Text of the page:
re going to be wherever you have a change of direction. So it's very clear wherever my points are going to change, stop and change direction. So clearly what I'm gonna do here is I'm just gonna put little circles or the areas. So we know exactly where these things are for the little change of direction and make this really simple so you can get some type of visual here on how this works. So there is a corner and there's a change of direction that one, too. And then a change of direction, if I put a point here, is going to come up and there comes a point like right here, where it stops going up and it begins to change direction and go down. So I'm just quickly putting little circles here just to give you an indication. So my curve goes up. It's at the highest point now. It starts to go down at that point in the direction change. That's why, at a point it comes out to the side here. At some point, it stops going out and it begins to curve back in yet again. Another change of direction here is a little bit more tricky because as the line curves around is going to curve in, and then at some point it stops and it starts curving down. It's kind of hard to tell, but is going to be someplace right in here. It's gonna curve around in this is the farthest point in, and then it stops before it curves out and you get the picture. So now those air, all the points that I'm going to add in here very loosely done and coming around here, it's gonna be right there, right there and right there. So it's loosely where my points are going to be. So based on that, I'm going to take start off with my pen tool. So I'm gonna start, and I'm gonna put a point right here. Now I can do a point, and I can also pull my handle. And if I pull my handle, I want to pull my handle the direction that my curve is going to go. I'm just going to start off with a point because I'm right here at the corner. So there is my point, and now I'm going to go to the place where I'm going to have my direction change the highest point of the path. You'll get better at this the more you use this. But I'm going to say right about there at the top of my path and I'm gonna click and pull. Now I want to keep this level because if I pushed down, I'm gonna have an abnormal lump on the other side, followed by a dip on the trailing side. So I want to make sure that I keep my pen level one way. I could just hold down my shift key, and I can pull my curve until I get that exact shape right there. Now you'll notice as I go along here by object starts to fill simply because I have a fill placed on my object and I don't want to fill. So I just used my forward slash, which is shared with my question Marquis, which shuts the fill off while I'm drawing, and I'm going to come in here with my little rubber band effect, and I can see that when I do my curves correctly. This is about the out most point right here, and I land my point. That's pretty close to where my curve is right there. My next curve is going to come and it's going to come out right here. So I'm gonna click in drag, and I'm going to pull to get my curve right there. And this isn't level because this is going to be too much of a lump. But what I'm gonna try to do is I'm trying to get this so that my curve is going to be equally space. So we have about the same distance here as I do between that point over here, this gives me a pretty good curve. So I pulled my handles. But I also realize that I'm gonna have a problem because this handle is way too long. And if I put my other point here, you can see with that long handle my curve, then comes out too far. Liken, Adjust that now or later. I'm gonna just it right now. But hold down my option key. Well, I'm in the middle of this and I'm going to push that handle back in. I'm gonna shorten it up, and I'm gonna shorten it up halfway between this point and the point that I'm gonna put here because that 50% method is going to work very well forming. So I've pushed that handle in the short of the handle, the less the curve. I'm gonna land my point, basically, in the inside portion of that, and I'm going to pull straight up so that I get an even curve. And when I do that, my curve is gonna match very well. My handle is pulled down. It's not pulled down too far. Because if I pull down too far, I'm gonna go past this point and I'm gonna put my point on the inside. I'm gonna click and pull again. I'm gonna hold down my shift key because they don't want to create a lump on one side of the other. And I pull that curve and then I'm gonna come right up to here is well, and I'm gonna pull that curve and I'm done. Now. My handle is not going the right direction here, so I either need to hold down my option key and turn my handle the way it needs to go. Or just simply option click to suck that handle back in. And now I have no handle, which means I have a smooth point here in a corner point here, which allows me to draw a basic flat line. So I click there and then I'm going to come down here and I have a straight lines. I'm gonna click, and I'm gonna pull again holding down my shift key. I missed that just a little bit, so I'm gonna have to go back to my selection tool. Unfortunately, my last election tool that I use was my directs or was my selection tool so I can easily go in there and move. That's gonna leave that there, and I'm gonna come back around. Now, we noticed that this handle is pulled really close to the edge right here. So I'm going to pull this handle back in because I want to keep it about halfway between my point in order to get a really smooth, consistent curve. And I'm pulling this straight up, holding down my shift key, and it's gonna match my curve very nicely. I'm gonna come back over here and I'm gonna find the point where it stops curving up and starts curving back in, which is going to be someplace around there. I'm gonna click and pull my handles this handle is extending to far beyond my point here. So I'm gonna pull that handle back in about half the distance right there, and I'm going to land another anchor on the inside, and I'm gonna hold down my shift key to get a perfect vertical. So I get it Good curve inside and out. Gonna land the one of the top there again, hold down my shift key. So got it perfectly flat point. That's going to give me a perfect curve inside and out that I'm gonna come and pull my curve over here, turn my handles to get that My handle right here is sticking out, going the wrong direction. I want to create a corner point. So I'm going to option click to suck that handle back in, and I'm gonna go back and complete my entire shape. I'm gonna jump back over to my selection tool, and I need to click on this and kind of bring it back up in. And now, when I look at my shape right there, I can see that overall, those air pretty close to my shape. I need to edit those. I'm gonna zoom in here. I'm gonna go back to my pen tool, and I'm going to kind of adjust these and I can adjust my handle back and forth to kind of shift to shape right here. But I'm also going to go into my handles. Now, which handle do I pull? Well, I see that this handle is not quite 50% distance between here and my handle right here. I'm probably gonna pull this a little bit more, and I'm probably gonna drop this one down a little bit more as well. And as I pull that, you'll see that that curves in so beautifully. And my job is to make it look easy. And I know for those of you watching, you're going to say Okay, how do you do that? Well, the 50% method actually works really Well, this handle is a little bit more than half the height right here. So I'm actually gonna pull that handle down with using by direct selection Tool. I'm gonna pull this handle out, and sure enough, look at how nice that actually conforms to the curve. Now, one thing that you do have to be careful with when you are using your direct selection tool to pull your handles. This is a little bit tricky, because when I do this, I can move this handle separately from my other handle. And what happens when I pull these handles out? I run the risk of getting off the same plane that my other handle was on, and therefore, that creates a slight little bump or a slight little weird angle. So when I'm going in and I'm pulling out my handles here and doing this, using your select your direct selection tool is probably a better method, because with this, when I push up on one side, the other side goes down so I can pull the handles and extend those out. But I'm not breaking this. Handle this plane of the handle here, so I'm gonna go in with my direct selection tool. Pull these handles longer, shorter. If I go ahead and I pulled those handles, you'll see one goes up in one goes down. If I grab a handle with my direct selection tool and Onley that one handle goes the direction, I know that it's because I had gone in there with my convert anchor point tool and I had changed the direction of that line, which, when I changed the direction of the line, that no longer gives me a smooth point. So I'm going to go back with my direct selection tool and pull those handles out again. So I get those handles to be symmetrical, gonna go back to my direct selection tool. And now, when I pull this one handle in, if I push that plane one way or another, I'm going to get the lump out, one side or the other, which is going to keep this as a smooth point. So if I break that plane by using my convert anchor point tool, then I end up with a corner or little flat spots or pointy spots. If I keep with my direct selection tool and I pull the handles, then I'm going to always have that plane of my curve be symmetrical. So I'm going to have that. And if I push down on one side, it's going to push out on the other side. Going in and adjusting those curves here takes a little bit of time. But keep in mind that when you have points like this, the more you pull the handle. The more of a curve you get, the less you pull the handle less. You curve, you get down or curve up less curve, and you just simply pull and kind of dial it into position takes a little trickiness, but practice is going to make perfect here and style. Everything in. The biggest thing is getting these points in the right location. Because if these points are not at the most extreme areas outside, inside, top or bottom, or the place where the direction changes, then going in and using your 50% method won't work. So going through here, I see every place where the curve changes direction at the bottom of the curve at the top of the curve aside, the inside the out or corners, and that's going to be the direct location, toe land your points. The points are in the right location. You are gonna have issue trying to get into making your curves look good. You'll spend a lot more time fighting them. Another word of advice. More points is not necessarily better. The more points you add to align their the more things that you have to go in and edit. And when you do this now you have curve after curve after curve, and the more you add, the more trouble you can get into. Some people like to do more curves. I say the fewest points you can have, the better off you're going to be, takes a little bit of time to read your object to find out where your points are. But that's the gist of going in and just driving with the pen tool.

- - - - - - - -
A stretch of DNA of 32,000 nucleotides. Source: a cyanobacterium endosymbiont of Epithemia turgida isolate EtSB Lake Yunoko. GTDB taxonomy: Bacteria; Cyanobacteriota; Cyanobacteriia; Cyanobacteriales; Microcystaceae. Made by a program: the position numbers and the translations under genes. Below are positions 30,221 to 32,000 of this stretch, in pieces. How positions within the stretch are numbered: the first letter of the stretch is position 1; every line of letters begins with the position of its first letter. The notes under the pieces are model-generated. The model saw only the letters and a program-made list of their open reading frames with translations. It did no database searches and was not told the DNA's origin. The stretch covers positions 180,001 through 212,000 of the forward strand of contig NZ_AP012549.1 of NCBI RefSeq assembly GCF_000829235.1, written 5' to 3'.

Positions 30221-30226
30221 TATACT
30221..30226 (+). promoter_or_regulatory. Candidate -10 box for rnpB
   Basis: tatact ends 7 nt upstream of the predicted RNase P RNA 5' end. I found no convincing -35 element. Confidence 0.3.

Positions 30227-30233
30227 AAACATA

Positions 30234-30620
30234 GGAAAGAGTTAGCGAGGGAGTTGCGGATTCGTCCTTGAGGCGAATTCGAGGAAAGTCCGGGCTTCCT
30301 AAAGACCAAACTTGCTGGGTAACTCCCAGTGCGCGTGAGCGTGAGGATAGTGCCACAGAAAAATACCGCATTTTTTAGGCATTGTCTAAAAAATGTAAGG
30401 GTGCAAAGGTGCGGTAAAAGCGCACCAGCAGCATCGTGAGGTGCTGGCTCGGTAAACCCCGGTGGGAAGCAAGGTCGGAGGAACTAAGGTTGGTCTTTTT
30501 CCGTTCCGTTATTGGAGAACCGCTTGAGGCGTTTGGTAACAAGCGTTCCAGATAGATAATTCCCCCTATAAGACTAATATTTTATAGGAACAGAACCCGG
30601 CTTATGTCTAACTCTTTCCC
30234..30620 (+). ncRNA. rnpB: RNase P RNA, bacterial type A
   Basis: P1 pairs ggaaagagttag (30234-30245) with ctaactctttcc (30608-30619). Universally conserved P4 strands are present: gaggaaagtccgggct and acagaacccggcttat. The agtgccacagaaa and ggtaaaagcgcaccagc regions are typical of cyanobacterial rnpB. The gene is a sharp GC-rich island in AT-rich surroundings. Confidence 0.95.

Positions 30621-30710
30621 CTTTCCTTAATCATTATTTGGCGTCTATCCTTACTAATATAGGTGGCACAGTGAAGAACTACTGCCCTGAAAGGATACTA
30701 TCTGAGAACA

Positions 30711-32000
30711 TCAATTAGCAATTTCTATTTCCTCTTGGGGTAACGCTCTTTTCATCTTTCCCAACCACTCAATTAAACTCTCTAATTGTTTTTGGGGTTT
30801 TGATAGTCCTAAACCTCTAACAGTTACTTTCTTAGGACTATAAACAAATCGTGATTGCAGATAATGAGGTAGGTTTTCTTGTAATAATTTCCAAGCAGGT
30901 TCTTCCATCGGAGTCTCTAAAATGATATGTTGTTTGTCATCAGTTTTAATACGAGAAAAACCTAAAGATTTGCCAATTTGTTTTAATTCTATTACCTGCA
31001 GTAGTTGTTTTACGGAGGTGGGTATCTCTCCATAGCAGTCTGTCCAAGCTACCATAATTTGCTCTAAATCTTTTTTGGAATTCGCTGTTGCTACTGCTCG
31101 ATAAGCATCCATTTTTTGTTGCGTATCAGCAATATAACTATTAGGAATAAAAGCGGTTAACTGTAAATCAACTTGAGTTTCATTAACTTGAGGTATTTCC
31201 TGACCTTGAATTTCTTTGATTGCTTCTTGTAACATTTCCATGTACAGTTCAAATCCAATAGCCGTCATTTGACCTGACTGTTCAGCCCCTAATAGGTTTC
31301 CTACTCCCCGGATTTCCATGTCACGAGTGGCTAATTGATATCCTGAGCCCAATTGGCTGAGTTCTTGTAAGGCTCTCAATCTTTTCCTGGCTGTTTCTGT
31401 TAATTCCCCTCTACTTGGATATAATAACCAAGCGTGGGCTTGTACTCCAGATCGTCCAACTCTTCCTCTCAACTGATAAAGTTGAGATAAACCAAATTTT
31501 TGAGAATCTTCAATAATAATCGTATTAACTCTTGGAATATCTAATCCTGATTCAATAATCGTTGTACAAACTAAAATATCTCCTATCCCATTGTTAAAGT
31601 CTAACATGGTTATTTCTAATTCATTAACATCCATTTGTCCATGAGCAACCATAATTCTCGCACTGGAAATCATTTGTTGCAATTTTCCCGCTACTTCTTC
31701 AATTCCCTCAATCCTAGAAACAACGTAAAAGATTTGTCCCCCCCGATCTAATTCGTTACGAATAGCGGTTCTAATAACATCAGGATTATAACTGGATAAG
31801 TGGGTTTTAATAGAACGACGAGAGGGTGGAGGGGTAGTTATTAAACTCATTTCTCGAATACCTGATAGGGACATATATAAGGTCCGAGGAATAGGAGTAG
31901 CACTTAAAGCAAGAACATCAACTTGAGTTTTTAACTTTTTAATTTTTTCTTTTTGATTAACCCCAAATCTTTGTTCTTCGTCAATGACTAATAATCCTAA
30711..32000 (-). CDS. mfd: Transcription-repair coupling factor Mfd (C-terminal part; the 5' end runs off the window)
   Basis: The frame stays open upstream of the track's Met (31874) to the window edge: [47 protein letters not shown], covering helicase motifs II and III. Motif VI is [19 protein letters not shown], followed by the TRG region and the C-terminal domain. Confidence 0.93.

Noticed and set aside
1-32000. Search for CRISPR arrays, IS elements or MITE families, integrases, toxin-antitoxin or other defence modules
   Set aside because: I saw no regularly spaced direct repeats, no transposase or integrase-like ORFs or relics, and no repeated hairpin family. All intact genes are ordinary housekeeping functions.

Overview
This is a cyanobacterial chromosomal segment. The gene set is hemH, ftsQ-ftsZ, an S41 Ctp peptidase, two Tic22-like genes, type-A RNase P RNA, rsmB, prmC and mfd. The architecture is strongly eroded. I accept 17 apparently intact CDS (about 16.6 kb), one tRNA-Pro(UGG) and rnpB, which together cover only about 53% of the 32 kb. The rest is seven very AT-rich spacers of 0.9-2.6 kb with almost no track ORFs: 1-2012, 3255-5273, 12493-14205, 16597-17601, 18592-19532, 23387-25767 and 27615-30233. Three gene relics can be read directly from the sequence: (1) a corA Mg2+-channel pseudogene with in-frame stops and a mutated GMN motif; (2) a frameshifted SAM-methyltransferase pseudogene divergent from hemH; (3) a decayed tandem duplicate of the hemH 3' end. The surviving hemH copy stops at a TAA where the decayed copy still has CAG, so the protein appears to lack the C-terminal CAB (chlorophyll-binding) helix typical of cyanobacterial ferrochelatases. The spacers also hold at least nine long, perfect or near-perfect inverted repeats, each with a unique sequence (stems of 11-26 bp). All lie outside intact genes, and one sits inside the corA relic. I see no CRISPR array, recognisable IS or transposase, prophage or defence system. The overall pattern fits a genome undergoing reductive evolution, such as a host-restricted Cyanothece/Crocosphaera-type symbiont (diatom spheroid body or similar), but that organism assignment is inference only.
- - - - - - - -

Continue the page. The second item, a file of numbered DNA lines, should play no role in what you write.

Ratings and Reviews
This tool is a bit in the ..., however Jason's inimitable style and affable character makes the class a delight to watch. I *MUST* learn to use the Pen and Pencil tool because I can't draw; not at all, not even a little bit. I say this literally, there are modest people and there are people who should be more modest and there are people who are poor at drawing, there are all colors and flavors and I say hands down, I cannot draw, write or even make an approximation of a straight line (literally, not an exaggeration) and my hand will not do what my eye and brain tell it. I can see where I want something to go and can't make my hand do it, I can't even trace something on tracing paper - the lines go every which way and this is something mastered by a six-year-old. So when I say I *MUST* use these tools, it's because I have no alternatives. Jason's class has been a Godsend because I can actually make plausible sketches, drawings and convey ideas through the use of these tools. I highly recommend this class if you want to learn how to get started using this tool. It's even fun once you learn a little bit about it.
I would consider myself as an intermediate illustrator user, having been around it for many years but only needing to use a minimal amount of the software. I also an advanced photoshop user with around 22-23 years experience so Ive made my share of clipping paths etc. This course provides all the technical information about the tools, paths, points and handles and Jason presents it in a very easy to understand way. I learned a few things from it but its also good to know the 'hows and whys' which is not something you might learn from a user manual or even necessarily from experience. Well worth the cost!
Great course used as revision on using the tools. Well presented, interesting, waffle free. Be useful if there was a section on closing and opening paths